Understanding mortgages
Understanding mortgages

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Understanding mortgages

1 Getting a mortgage: how much can I borrow?

Before making an offer to buy a property you need to know how much your lender will be prepared to advance you and on what terms. Getting at least an indication of what you can borrow makes sense before you make an offer. Subsequently you can return with details of the specific property you want to buy.

Before making a mortgage offer your lender will:

  • Check your credit file and your credit score to ensure you’re financially attractive. Lenders are very interested in your track record when paying back any money you have previously borrowed.
  • Assess the amount of money the lender (not you!) thinks you can afford to pay back (the ‘affordability test’). This involves the lender reviewing your income and spending – typically aided by studying your bank statements for the past three months. When it comes to your spending the focus will be on your regular and contractual expenditure (e.g. mobile phone contract, school fees, and home insurance) rather than one-off discretionary spending. They will also take into account the number of dependents you have.
  • Stress test your finances. This includes looking at the factors that could change the amount you spend each month and seeing if your budget can cope with the interest rate on your mortgage rising sharply (normally by assessing the impact of a 3% hike in the mortgage rate you pay).

So ahead of talking to your lender there are some things you should do to help present your best financial profile to your lender:

  • Check your credit files and ensure that there is no incorrect information. A link is provided at the end of this course to help you do this.
  • Ensure that the income details provided include those of your partner if you are both to be parties to the mortgage contract.
  • Review your spending – ideally at least three months before approaching your lender and, perhaps, cut out some non-essential regular spending (for example gym membership if you are not making use of this). This will improve the outcome of the affordability test.
  • Be careful about your job status when applying. If you are on a temporary contract or even on a probationary period for a permanent contract this may count against you when the lender assesses your financial position.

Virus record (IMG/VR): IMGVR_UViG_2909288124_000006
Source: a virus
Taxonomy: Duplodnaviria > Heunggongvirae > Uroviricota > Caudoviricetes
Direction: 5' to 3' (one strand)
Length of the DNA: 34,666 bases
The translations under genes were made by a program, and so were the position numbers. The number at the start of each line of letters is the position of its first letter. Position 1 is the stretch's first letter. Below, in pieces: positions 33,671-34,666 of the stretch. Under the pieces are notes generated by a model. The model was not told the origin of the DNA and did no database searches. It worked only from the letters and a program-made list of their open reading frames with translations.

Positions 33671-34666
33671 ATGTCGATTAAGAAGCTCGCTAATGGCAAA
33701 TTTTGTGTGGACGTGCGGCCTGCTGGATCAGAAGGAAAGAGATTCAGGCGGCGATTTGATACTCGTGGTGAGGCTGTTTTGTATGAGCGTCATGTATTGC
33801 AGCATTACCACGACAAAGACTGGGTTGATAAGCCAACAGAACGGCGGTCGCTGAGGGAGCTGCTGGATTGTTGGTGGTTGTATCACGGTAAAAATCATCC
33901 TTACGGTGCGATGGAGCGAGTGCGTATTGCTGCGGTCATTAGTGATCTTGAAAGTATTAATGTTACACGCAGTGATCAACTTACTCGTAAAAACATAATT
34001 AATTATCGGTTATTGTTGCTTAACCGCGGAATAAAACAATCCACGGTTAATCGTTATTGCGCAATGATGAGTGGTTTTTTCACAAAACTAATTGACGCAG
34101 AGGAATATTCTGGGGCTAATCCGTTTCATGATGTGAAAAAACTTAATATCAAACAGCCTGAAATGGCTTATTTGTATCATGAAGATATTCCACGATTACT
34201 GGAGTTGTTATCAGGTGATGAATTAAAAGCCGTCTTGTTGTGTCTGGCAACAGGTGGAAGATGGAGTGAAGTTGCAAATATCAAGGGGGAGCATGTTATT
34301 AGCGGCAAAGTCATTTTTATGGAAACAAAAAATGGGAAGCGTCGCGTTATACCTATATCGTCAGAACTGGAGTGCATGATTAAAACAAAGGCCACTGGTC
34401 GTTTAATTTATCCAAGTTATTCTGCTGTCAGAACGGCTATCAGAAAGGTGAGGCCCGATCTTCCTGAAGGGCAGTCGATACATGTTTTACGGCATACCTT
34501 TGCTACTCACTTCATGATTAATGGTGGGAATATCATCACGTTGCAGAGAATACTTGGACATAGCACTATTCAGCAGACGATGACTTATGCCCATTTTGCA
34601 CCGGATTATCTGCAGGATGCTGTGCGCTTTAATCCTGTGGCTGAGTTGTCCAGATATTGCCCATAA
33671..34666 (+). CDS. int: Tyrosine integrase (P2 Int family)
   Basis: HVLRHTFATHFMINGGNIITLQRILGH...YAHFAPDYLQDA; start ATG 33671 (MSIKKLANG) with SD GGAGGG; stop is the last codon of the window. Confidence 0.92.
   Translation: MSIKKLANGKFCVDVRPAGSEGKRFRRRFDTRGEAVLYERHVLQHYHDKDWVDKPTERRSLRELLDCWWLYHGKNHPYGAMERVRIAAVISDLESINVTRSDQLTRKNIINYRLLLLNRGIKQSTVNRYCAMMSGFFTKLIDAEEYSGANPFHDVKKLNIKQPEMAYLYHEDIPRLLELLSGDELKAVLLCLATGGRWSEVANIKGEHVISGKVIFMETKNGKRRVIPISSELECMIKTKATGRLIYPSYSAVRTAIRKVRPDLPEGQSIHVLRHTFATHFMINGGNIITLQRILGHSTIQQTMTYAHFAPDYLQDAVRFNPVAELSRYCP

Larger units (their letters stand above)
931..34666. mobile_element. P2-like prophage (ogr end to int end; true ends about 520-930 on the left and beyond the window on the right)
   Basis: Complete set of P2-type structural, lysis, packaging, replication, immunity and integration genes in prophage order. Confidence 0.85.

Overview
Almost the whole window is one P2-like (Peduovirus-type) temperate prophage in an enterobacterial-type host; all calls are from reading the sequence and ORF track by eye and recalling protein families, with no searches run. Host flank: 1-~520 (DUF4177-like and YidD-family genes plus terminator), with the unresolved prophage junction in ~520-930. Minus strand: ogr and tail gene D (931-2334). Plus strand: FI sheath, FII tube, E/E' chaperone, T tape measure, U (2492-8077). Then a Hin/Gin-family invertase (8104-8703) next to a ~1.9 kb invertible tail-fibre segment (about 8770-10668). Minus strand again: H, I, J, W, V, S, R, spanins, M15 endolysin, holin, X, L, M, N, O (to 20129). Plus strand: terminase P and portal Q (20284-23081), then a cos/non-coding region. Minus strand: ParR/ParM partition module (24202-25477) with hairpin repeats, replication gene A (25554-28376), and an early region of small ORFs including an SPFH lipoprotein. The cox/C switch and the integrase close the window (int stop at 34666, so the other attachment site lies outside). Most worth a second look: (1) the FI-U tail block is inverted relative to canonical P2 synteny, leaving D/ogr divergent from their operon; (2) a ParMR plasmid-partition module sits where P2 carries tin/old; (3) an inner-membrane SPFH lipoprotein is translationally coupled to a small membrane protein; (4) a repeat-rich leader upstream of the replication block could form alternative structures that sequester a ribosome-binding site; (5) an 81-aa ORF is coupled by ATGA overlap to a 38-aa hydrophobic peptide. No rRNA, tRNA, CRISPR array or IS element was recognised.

• Think about the term of the mortgage. Typically, the first time people take out a mortgage the repayment term is 25 years. But if you stretch this to, say, 30 years, the annual cost will be lower – although the total amount you eventually pay in interest will be higher given the extended term. Additionally, a longer term may stretch into your planned retirement at which point you are likely to have a lower income to cover mortgage repayments.
  • Be prepared to approach more than one lender. The affordability tests do vary from one lender to another thereby impacting the size of mortgage you could obtain.
  • Make sure you are aware of the costs involved in completing the purchase of your property – like legal and removal costs as well as any fees payable to secure a mortgage. (This is covered in more detail later in the course.)
  • Consider using a mortgage advisor (also known as a broker) to help with your application for your choice of mortgage. The advisor’s expertise can help – particularly if you are a first-time buyer. Do, though, check that their advice covers the whole mortgage market (as opposed to the products provided by a few lenders). And check the fee payable – typically this is around £500 or a small percentage (less than 1%) of the sum you want to borrow.

The next step is to present your chosen lender with details of the property you want to buy.

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